It’s not a feeling you read about in the baby books, but when your little one chooses a bottle over your boob, the rejection stings. Comedian Jenny Mollen just got real about about her son’s nipple confusion in a recent rant on Instagram Stories.
The 38-year-old mom of two admitted to being sad and angry because her 9-week-old son Lazlo seems to prefer drinking from non-human nipples. “I’m gonna win him back, you guys—they all come back in the end,” she joked.
Many moms who have done a combination of breast and bottle feeding can relate. I know I can. Just like Lazlo, my son went through phases. He’d be all about my nipples one week, but prefer Dr. Bonner’s the next. This can be disheartening when you’re willing and physically able to breastfeed.
In her Instagram story, Mollen described feeling pretty defeated that how her nursing experience with Lazlo has been different from her first time around. As she told her social media followers, older son Sid didn’t have any formula for the first six months of his life, but Lazlo has been hitting the bottle a lot.
“I’ve had to supplement Laz now for the past two weeks. I’m just sad... In my head I thought, ‘Okay, at least I can breastfeed him when I have the milk,’” she said. “This morning, I pumped because he seemed to be not hungry, but then the minute I was done pumping, he was ravenous and starving and drank every ounce of the breast milk I pumped. So, it’s almost like he’s playing me.”
Sound familiar? It sure does for me. Like most new moms, I was prepared to cope with some pain or logistical struggles with breastfeeding. But I didn’t realize my own baby may be the one to reject my nursing attempts.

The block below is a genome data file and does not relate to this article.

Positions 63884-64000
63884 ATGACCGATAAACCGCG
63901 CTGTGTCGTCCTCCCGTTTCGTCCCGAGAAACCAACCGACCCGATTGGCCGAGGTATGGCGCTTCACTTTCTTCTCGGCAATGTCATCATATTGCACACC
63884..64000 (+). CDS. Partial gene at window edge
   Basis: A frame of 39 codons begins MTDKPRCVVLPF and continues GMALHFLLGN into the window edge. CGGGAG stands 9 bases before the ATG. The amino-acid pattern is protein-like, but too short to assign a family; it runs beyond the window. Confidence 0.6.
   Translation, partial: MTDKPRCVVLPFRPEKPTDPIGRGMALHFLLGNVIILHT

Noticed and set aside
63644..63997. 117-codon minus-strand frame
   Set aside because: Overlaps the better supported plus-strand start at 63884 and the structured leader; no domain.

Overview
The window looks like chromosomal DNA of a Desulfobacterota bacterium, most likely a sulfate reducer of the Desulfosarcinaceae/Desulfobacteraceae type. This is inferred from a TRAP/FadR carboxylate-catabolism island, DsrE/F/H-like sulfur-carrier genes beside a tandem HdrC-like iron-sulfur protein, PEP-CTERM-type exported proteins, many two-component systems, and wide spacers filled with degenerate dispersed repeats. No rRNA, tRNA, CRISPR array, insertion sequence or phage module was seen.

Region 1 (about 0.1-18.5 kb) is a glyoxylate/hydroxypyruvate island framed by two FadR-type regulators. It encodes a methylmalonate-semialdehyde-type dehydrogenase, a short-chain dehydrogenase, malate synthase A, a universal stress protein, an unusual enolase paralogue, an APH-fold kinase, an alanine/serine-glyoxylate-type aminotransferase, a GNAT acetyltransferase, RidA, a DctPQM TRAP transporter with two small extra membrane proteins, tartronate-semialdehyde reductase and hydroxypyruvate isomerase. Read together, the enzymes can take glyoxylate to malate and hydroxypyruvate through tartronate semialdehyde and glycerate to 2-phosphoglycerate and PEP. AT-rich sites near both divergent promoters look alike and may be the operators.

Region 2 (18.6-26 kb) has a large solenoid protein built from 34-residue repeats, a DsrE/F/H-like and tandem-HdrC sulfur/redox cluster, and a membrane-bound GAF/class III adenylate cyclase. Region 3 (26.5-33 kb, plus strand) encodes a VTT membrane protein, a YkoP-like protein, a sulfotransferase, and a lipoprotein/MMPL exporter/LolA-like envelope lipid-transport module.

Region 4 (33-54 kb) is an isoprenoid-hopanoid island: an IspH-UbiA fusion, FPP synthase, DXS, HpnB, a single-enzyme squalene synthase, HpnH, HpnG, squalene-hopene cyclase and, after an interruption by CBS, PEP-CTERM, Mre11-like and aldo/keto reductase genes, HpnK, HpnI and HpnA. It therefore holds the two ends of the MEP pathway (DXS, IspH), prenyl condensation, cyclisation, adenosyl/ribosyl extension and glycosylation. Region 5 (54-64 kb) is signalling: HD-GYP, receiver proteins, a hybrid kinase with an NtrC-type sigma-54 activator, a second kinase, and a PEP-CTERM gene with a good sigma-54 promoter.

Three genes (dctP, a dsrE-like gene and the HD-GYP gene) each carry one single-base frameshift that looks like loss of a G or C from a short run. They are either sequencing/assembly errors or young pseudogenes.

In her Insta story Mollen, imagined what she figures Laz is thinking these days.
“‘Why would I ever breastfeed [from] you? I can have bottles whenever I want, on tap, as much as my heart desires, with free-flowing nipples and no drama from you, so what do you think I’m gonna choose?’"
Mollen is putting some funny words in her son’s mouth, but it’s natural for her and other moms to feel disappointed when breastfeeding doesn’t play out as they hoped. Thankfully, lactation experts and other health professionals are available to help—or there’s always Mollen’s strategy.
“The alternate approach is this: I’m gonna make his life with the nipple on the bottle suck, and I’m gonna bring him back to me,” Mollen joked. “I’m making a soup to up my milk supply and to make my milk irresistible to him.”
We thank Mollen for the laughs and hope she feels better about the situation soon, no matter the outcome. Having to supplement or struggling with breastfeeding doesn’t make a mom a failure. After all, if your kid loves the bottle it definitely doesn’t mean he doesn’t love you, too.